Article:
For cord-cutters, Channels DVR is what Plex might have been

If you’d asked me a couple of years ago to pick the best way for cord-cutters to run their own media servers, I wouldn’t have hesitated to choose Plex.

Plex lets users host their own media files—movies, TV shows, music, and pictures—on one computer, and then stream them to other devices over a local Wi-Fi network or via the internet. In 2016, it added the ability to record over-the-air TV channels from an antenna, and that feature, along with Plex’s overall level of software polish, made it a great option for users who had large libraries of media files and wanted total control over their TV setups.

Lately, though, Plex has been looking for other ways to grow its business. Instead of just building out its media server features, Plex has made forays into streaming content, with ad-supported movies and shows, round-the-clock streaming TV channels, web videos, and podcasts. While Plex is still investing in the media server side, it’s no longer the company’s sole focus.

That’s left an opening for a relative newcomer called Channels from an indie developer called Fancy Bits, which launched its own over-the-air DVR software in 2017 and has been piling on impressive new features ever since. In a way, Channels feels like the new Plex, or at least a continuation of what the old Plex might’ve become had it doubled down on recording and serving local media.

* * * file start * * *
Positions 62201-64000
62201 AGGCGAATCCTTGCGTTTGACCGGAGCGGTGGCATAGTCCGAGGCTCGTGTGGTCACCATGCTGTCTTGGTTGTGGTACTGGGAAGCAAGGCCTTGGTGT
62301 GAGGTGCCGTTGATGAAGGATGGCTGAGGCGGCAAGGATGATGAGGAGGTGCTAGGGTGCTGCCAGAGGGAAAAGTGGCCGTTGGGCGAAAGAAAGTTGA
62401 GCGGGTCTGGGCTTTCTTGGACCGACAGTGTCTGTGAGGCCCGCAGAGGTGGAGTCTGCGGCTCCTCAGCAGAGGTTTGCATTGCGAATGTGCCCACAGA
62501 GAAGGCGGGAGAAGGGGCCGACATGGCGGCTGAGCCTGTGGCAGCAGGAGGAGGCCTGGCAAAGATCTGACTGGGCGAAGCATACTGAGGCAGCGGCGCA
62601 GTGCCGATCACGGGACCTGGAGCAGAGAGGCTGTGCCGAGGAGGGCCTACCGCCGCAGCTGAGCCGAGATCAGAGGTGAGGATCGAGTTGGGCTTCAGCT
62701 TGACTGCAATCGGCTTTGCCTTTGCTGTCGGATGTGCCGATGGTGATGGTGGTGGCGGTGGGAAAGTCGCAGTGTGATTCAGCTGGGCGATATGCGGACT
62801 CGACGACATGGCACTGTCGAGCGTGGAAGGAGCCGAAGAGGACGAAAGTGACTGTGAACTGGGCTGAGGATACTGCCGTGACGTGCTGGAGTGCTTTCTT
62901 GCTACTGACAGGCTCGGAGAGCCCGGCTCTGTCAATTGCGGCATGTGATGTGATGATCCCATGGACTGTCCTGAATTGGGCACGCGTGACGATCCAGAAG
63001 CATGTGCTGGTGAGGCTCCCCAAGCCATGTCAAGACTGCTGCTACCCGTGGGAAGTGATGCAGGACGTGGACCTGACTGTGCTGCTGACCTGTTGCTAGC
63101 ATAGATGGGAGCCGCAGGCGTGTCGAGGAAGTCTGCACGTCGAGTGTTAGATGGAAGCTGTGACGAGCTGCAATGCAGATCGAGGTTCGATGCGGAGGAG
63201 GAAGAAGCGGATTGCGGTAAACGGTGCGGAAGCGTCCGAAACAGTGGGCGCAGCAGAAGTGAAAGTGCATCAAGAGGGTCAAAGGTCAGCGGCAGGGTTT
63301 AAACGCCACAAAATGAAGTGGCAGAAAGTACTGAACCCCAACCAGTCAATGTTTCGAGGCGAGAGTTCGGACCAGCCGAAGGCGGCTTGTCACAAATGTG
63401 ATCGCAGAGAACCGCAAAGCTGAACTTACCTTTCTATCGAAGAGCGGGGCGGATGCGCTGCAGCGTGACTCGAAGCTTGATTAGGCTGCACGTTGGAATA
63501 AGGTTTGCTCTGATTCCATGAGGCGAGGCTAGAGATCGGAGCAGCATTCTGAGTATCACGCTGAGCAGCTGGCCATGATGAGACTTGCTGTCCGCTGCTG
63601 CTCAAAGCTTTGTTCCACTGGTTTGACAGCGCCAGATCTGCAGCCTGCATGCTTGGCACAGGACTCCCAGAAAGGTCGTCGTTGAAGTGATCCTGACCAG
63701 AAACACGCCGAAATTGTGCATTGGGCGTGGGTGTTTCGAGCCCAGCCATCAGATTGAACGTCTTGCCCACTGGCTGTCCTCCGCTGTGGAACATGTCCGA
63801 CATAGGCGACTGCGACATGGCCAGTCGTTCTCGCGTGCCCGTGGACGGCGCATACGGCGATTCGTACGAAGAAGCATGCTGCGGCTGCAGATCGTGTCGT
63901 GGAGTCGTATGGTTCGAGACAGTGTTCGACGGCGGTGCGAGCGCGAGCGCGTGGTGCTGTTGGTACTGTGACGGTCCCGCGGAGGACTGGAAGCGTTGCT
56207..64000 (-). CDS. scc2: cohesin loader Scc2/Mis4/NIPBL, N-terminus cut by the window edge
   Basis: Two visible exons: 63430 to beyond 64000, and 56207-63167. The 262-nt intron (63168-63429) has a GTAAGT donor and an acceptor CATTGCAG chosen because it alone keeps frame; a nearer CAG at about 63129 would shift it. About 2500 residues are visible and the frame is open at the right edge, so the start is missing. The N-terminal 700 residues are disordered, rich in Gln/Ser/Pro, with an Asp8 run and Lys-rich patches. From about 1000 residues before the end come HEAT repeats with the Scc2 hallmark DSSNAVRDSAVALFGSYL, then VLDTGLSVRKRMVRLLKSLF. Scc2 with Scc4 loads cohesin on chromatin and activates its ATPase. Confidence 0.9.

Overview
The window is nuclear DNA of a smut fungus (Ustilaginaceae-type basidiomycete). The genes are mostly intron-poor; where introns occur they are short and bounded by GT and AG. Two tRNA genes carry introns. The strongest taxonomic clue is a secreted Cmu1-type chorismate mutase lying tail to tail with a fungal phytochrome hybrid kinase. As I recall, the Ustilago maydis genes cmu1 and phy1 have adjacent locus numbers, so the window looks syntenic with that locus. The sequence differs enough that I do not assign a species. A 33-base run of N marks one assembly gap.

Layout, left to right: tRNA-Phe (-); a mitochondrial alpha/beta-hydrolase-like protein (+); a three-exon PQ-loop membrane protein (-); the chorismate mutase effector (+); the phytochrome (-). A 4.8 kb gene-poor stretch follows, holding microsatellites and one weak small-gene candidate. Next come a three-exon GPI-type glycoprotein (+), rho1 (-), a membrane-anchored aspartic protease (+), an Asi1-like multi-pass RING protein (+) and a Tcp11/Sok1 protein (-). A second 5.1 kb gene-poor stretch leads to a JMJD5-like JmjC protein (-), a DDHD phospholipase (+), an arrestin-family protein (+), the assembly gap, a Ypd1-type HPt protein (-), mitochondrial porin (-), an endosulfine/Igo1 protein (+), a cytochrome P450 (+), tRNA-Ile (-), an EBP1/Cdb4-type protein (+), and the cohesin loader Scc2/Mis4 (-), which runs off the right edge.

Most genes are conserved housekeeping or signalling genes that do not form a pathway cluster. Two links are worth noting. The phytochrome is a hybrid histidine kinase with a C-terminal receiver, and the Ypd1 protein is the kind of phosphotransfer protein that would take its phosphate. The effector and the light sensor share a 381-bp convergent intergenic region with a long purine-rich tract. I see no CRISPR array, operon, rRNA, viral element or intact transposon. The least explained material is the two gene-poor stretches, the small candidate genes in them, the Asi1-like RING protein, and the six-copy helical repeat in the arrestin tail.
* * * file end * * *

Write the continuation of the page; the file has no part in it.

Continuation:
Beyond the TV tuner

Viewed strictly as over-the-air DVRs, Plex and Channels have more similarities than differences. They both require an over-the-air antenna, a compatible TV tuner (such as SiliconDust’s HDHomeRun Connect), a hard drive with ample storage, and a computing device powerful enough to run either service’s media server software. That device can be a desktop computer, a NAS box, or an Nvidia Shield TV Pro streaming box.

channelsdvrgridcombine Jared Newman / IDG

Channels DVR can record live broadcasts from an antenna, along with some streaming sources.

Both DVR services also require a subscription, with Plex charging $5 per month, $40 per year, or $120 for life, and Channels charging $8 per month or $80 per year. You can read my reviews of Plex DVR and Channels DVR for more details on how they handle recordings and playback, but lately I’ve given an edge to Channels for its superior level of polish despite the higher price.

Where Channels really stands out, though is in what it can record beyond just over-the-air broadcasts. Last year, Channels added support for capturing TV Everywhere streams, so if you have a pay TV login, you can use the DVR for cable channels. It also added support, so you can record local channels without an antenna in certain markets.

Last month, Channels took things a step further: For any legal video source that generates an M3U playlist, you can now add it to Channels and record its content. That means it’s now possible to record free streams from Pluto TV or Stirr, add a live webcam to your channel guide, or even roll your own round-the-clock channels from locally hosted media.

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